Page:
Sharing news of your diagnosis can be difficult. You may feel uncomfortable talking about personal matters or unsure how family and friends will react. You might want to protect your loved ones but sharing the news can bring you closer together. Sharing your anxiety and fear may also help you feel stronger.
If you already communicate well with certain family members or friends, develop this bond. You may find that talking about cancer is not as difficult as you had first thought. Sometimes you may feel that nobody understands what you’re going through. At a time when you need support try not to shut others out.
Should I tell others?
You will need to decide who you want to tell about the cancer diagnosis. It’s up to you how much detail you give but hiding your diagnosis probably won’t work. Sooner or later family and friends will learn that you have cancer either through changes in your appearance or by hearing it from others.
Telling others can also help prevent misunderstandings, put you in control of what information is given out and allow those who care about you to support you.
Telling different people repeatedly about a cancer diagnosis can be emotionally draining. It may help to ask a trusted friend or family member to pass on the information and then provide regular updates via weekly phone calls or emails.
How do I tell others?
Telling others about a cancer diagnosis can be difficult but a little preparation can help.
When you feel ready decide who to tell and what you want to say.
Think of answers to possible questions but only answer if you feel comfortable. You don’t have to share every detail.
- Choose a quiet time and place.
- Accept that the person you are telling may get upset. You may find yourself comforting them even though you are the sick one.
- Call Cancer Council 13 11 20 if you find the prospect of telling people too overwhelming. You may just need to find the right words.
- Ask for help—family or friends could tell others if you can’t.
Other people’s reactions
Sometimes you may come up against reactions from family and friends that seem insensitive or uncaring. Some people may avoid or withdraw from you some may appear too positive or make light of your situation. These reactions may make you feel hurt, angry or frustrated. Try not to take their reactions as a sign that they don’t care. It may be that they need more time to take in your diagnosis before they are ready to face it.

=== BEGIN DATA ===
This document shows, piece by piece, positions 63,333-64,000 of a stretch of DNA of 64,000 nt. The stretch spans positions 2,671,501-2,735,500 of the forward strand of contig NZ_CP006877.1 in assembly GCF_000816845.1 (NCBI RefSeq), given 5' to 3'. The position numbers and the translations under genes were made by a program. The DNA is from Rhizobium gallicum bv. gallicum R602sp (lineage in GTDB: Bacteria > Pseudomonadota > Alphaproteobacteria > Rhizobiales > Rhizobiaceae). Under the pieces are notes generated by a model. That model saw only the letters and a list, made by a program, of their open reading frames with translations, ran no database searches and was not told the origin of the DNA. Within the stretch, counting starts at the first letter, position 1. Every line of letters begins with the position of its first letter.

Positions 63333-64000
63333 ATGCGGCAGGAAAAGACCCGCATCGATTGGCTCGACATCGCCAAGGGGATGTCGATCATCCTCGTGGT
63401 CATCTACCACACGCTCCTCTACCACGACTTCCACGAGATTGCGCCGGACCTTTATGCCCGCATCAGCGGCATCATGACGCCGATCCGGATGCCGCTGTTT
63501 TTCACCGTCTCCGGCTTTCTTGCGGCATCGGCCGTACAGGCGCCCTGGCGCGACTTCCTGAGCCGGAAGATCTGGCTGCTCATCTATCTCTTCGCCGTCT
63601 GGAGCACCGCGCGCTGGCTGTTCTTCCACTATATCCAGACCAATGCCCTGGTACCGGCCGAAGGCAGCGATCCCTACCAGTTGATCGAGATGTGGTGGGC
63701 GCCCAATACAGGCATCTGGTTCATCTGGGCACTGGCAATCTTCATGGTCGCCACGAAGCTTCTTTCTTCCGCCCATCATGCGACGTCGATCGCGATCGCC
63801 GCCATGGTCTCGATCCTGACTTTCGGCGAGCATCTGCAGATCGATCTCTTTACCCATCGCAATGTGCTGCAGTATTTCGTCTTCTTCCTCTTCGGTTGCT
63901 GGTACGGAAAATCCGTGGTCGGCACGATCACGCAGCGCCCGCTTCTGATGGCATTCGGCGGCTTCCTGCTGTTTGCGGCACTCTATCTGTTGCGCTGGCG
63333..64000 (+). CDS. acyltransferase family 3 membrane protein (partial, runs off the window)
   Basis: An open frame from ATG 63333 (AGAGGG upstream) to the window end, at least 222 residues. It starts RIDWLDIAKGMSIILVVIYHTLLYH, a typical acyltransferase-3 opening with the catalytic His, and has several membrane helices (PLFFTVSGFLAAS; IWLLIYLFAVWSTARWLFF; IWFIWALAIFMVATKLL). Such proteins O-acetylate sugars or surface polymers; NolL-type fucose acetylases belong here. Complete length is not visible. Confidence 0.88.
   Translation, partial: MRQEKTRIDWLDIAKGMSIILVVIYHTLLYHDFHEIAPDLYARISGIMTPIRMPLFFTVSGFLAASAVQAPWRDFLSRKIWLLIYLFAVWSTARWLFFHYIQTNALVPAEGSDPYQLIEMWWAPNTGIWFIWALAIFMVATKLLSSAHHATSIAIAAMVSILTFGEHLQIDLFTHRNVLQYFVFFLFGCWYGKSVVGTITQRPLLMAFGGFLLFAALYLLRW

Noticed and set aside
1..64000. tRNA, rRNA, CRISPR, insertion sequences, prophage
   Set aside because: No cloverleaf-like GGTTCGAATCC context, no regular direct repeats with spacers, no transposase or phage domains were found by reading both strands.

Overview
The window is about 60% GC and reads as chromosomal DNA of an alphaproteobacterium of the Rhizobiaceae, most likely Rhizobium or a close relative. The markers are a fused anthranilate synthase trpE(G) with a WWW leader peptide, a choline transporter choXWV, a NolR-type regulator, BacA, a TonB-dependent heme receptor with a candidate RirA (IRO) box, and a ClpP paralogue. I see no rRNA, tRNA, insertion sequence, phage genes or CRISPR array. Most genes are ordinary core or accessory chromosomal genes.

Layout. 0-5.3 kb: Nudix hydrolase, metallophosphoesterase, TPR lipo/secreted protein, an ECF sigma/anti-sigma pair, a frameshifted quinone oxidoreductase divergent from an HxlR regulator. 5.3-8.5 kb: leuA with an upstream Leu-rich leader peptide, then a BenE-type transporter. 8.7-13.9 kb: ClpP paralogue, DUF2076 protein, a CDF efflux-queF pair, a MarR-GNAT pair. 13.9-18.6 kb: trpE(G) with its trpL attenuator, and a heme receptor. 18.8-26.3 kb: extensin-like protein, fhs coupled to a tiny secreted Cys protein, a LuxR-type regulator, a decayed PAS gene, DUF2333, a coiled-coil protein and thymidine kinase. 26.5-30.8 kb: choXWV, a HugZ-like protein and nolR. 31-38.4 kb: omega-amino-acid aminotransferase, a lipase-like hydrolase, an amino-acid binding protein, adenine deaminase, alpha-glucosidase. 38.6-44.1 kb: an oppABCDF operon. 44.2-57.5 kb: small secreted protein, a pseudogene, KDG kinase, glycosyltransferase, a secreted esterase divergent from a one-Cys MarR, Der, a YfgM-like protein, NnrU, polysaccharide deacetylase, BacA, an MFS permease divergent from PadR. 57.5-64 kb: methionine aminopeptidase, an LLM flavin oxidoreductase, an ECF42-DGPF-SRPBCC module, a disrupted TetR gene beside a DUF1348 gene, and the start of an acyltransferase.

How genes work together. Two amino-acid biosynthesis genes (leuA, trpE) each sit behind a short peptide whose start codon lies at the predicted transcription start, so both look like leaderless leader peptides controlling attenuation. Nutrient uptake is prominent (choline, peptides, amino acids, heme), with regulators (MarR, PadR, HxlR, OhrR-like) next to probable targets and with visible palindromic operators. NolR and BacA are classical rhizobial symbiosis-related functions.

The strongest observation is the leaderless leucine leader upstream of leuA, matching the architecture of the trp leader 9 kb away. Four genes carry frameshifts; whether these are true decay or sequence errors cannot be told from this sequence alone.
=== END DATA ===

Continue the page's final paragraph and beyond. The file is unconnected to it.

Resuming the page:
Helping your family adjust
Cancer is difficult for everyone it affects. Your family also needs to adjust to the diagnosis. Family members may deal with their feelings in a different way to you. Your family may experience similar anxieties and need as much information, support and advice as you.
Family members might express their own fear about the diagnosis, at the possibility of losing you and at their inability to do anything about the disease. They may also worry about how the illness will change their lives.
It might help family members having difficulty dealing with your diagnosis to contact a counsellor. Cancer Council 13 11 20 can help you find a counsellor or psychologist.
When friends stay away
Cancer can change friendships. Some friends handle it well, others cut off all contact. Friends stay away for different reasons. They may not be able to cope with their feelings or they may not know how to respond to changes in your appearance. Your friends may still care for you even if they stay away.
If you think awkwardness rather than fear is keeping a friend from visiting call them to ease the way. Remember you can’t always know or understand all the reasons why some people avoid you. You may find that talking about your illness helps everyone cope with it better.
- Make time to talk. Don’t wait for the ‘right’ time – it may never come.
- Don’t fall into the trap of thinking, ‘if they really cared they would know what I need’. They are not mind-readers.
- Be honest about your thoughts and feelings even if it is upsetting.
- Focus on understanding each other as this is more important, at least initially, than trying to solve the problem.
- Really listen to what the other person has to say, putting aside your own thoughts and judgments, to try to understand where they are coming from.
- Talk openly about what is happening and what you need, and make some specific suggestions. For example you may like someone to drive you or keep you company at the doctors.
It’s okay to say no
Sometimes you will switch between wanting to talk about things and wanting to avoid difficult thoughts and feelings. It is okay to say no—whether it is discussing your personal concerns or an offer of help you do not wish to accept. At times when you don’t feel up to taking phone calls or seeing visitors, it can be helpful for your partner or another family member to act as a gatekeeper and handle enquiries or rearrange calls or visits to more suitable times.
Sharing without talking
Your own physical health and emotions could fluctuate during and after your treatment. Sometime it’s hard to let your friends and family know how you’re feeling and they may find it hard to ask.
If you are having trouble talking about how you feel you can try sharing your feelings without talking by keeping a journal or blog. Some people keep two journals, one private and one to share with others. You could be creative through making music, drawing or doing crafts.